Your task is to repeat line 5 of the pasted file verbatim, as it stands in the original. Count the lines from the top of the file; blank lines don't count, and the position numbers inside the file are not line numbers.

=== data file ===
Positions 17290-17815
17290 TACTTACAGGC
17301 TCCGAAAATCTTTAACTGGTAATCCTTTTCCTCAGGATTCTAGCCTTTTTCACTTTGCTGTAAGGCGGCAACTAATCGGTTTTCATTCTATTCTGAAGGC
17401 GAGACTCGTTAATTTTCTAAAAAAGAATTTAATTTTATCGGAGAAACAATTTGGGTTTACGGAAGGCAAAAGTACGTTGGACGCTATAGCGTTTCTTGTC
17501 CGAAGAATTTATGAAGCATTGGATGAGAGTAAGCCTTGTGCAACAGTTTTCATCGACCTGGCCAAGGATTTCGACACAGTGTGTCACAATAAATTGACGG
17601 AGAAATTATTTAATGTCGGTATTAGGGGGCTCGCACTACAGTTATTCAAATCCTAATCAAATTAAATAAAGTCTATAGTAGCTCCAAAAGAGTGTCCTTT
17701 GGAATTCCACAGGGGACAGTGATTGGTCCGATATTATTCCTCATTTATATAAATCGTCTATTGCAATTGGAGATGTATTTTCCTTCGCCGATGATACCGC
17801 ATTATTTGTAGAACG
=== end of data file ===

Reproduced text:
17501 CGAAGAATTTATGAAGCATTGGATGAGAGTAAGCCTTGTGCAACAGTTTTCATCGACCTGGCCAAGGATTTCGACACAGTGTGTCACAATAAATTGACGG